The adenoids are glands that are present on the roof of the mouth, just behind the nose. They are a major defense system for the babies and swells every time the child encounters an infection. But with recurrent infections, the glands bulge beyond repair and cause obstruction, difficulty in swallowing, difficulty in breathing, etc. Doctors will then decide to perform surgical removal of the adenoid glands, which is known as adenoidectomy.
How is Adenoidectomy done?
The child will be put ongeneral anesthesia before surgery and the surgeon will put a laryngoscope in the child’s mouth to keep it open and will remove the adenoid glands with the help of a curette. The surgeon may also use electrocautery to heat and remove the tissues and to stop bleeding.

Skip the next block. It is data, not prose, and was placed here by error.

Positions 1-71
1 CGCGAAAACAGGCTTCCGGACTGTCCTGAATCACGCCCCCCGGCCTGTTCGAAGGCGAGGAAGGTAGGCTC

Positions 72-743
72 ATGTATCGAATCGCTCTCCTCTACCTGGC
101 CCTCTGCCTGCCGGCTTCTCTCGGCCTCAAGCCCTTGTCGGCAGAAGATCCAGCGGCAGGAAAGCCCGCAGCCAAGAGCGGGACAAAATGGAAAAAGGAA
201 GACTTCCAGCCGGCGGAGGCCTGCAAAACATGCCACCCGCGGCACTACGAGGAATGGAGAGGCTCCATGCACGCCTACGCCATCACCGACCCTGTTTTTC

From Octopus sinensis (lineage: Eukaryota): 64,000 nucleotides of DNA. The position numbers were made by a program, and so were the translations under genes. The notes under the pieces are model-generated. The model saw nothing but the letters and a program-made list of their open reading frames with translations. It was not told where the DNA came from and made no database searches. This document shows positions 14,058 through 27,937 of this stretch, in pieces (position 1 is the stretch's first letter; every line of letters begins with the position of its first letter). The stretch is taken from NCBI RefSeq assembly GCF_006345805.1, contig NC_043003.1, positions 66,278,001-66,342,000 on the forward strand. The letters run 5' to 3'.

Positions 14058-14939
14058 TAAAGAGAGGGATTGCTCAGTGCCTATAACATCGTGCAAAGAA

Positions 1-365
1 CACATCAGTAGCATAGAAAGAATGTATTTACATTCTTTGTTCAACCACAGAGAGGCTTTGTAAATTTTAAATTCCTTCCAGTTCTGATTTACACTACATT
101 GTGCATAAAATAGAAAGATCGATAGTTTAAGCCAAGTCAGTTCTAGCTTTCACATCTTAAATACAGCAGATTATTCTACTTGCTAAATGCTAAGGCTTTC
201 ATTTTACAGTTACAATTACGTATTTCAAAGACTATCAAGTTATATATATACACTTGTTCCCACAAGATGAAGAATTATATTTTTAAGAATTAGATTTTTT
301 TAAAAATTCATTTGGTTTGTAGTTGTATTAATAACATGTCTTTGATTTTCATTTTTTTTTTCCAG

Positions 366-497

Our ENT doctors perform adenoidectomy in a controlled surgical environment. The child will be kept in the recovery room post-surgery and will be discharged when he can breathe, cough, and swallow easily.
Who should go for Adenoidectomy?
Adenoiditis is a common infection that affects children between the age groups of 3-14 years and roughly one in ten children get affected by this inflammatory disease. The primary causes of adenoiditis are bacterial and viral infections. Children who are prone to recurrent infections of the tonsils and throat can get adenoiditis as well.
Doctors generally recommend adenoidectomy if the child suffers one or more of the following problems
- Excessive snoring owing to enlarged adenoids
- Recurring infections of the ear that don’t respond to antibiotics
- Repeated infections of the adenoid gland that doesn’t resolve with antibiotics.
- Excessive daytime sleeping and learning issues as a result of poor quality sleep